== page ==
The limited sample of fixes used to define home ranges may lead to an underestimation of home range sizes and overlap (Jennrich & Turner 1969). A prudent interpretation of our results is that cats had very large home ranges and that the two sexes overlapped widely.

The low densities, solitary habits, and large home ranges recorded for our study population appear similar to those of feral cat populations living in areas where no food is provided by humans and in areas where resources are widely dispersed (Corbett 1979), and differ from the habits of feral cats in other rural areas of Europe, North America and Australia (Liberg 1980, Warner 1985, Turner & Mertens 1986, review in Liberg & Sandell 1988). This supports the idea that density and social organisation are determined mainly by absolute food abundance and dispersion (Macdonald 1983, Liberg & Sandell 1988). The recent origin of the ’Mezzano’ feral cat population indicates that density and social organisation may shift rapidly from those typical of farm-cats to those of solitary feral cats if the available resources change from being clumped and partly provided by humans, to being dispersed and of non-human origin.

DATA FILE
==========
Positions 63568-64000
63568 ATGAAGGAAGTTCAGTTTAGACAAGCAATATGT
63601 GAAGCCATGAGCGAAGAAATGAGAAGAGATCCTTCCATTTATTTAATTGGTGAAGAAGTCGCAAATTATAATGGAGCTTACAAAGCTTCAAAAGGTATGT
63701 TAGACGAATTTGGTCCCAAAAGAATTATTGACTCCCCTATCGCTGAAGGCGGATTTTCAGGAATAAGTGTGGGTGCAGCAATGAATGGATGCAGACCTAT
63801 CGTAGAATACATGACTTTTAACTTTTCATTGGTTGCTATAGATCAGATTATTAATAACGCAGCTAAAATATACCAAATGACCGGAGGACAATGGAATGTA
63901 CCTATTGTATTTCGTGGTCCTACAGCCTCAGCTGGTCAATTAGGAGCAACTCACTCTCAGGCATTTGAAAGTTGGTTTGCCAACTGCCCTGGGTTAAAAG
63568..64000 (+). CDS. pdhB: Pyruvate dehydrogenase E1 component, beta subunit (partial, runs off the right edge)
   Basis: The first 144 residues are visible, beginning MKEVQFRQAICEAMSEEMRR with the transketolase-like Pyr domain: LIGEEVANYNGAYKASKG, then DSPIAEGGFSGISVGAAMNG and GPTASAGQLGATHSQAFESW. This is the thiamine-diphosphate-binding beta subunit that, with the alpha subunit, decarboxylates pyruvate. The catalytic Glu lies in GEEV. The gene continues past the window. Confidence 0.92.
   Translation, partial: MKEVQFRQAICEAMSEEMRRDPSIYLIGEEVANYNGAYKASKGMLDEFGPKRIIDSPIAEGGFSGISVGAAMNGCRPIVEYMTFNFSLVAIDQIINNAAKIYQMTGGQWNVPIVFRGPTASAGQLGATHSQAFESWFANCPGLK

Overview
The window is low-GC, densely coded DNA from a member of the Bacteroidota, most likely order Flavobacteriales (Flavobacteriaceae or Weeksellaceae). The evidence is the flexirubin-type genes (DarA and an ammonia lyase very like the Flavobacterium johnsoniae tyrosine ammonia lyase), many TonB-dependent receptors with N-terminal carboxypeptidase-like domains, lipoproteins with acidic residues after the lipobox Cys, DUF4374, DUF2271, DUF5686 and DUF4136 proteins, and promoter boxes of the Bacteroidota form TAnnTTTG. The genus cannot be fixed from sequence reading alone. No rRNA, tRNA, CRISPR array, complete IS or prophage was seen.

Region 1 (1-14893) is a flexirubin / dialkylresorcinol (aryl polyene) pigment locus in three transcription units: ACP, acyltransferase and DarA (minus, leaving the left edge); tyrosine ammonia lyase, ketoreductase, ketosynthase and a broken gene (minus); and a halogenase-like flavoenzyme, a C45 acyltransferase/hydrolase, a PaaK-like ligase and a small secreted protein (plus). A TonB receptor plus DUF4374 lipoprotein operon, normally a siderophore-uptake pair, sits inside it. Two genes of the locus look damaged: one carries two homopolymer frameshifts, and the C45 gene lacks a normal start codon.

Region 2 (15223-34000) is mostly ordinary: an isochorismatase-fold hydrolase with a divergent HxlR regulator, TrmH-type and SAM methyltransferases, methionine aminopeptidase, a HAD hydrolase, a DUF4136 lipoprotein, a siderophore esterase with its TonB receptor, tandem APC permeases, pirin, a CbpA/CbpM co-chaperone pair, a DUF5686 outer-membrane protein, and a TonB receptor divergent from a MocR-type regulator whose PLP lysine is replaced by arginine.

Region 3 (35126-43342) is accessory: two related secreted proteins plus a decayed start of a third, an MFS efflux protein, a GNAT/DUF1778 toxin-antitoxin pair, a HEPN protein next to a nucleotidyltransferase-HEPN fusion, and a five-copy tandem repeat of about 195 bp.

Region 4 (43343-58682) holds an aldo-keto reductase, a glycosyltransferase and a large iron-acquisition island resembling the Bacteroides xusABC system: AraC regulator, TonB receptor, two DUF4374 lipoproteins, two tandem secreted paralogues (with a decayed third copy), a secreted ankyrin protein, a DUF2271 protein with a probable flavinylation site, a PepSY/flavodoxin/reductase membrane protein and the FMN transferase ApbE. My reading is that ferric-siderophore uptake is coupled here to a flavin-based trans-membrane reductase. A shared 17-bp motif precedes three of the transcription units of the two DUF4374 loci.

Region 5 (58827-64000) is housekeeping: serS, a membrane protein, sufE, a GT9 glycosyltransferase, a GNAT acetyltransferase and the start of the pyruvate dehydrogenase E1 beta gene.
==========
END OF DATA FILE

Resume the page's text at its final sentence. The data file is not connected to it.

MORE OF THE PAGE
Figure 4.

Seasonal variation in observability given as numbers of sightings of feral cats per month in 1994 and 1995.

Acknowledgements

funds were partly provided by the administrations of Emilia-Romagna region and the Ferrara province. S. Focardi made useful suggestions to the first draft of the manuscript. We sincerely thank the two anonymous referees whose very accurate comments improved this paper.

References

1.

Alldredge, J.R. & Ratti J.T. 1992: Further comparison of some statistical techniques for analysis of resource selection. - Journal of Wildlife Management 56: 1–9. Google Scholar

2.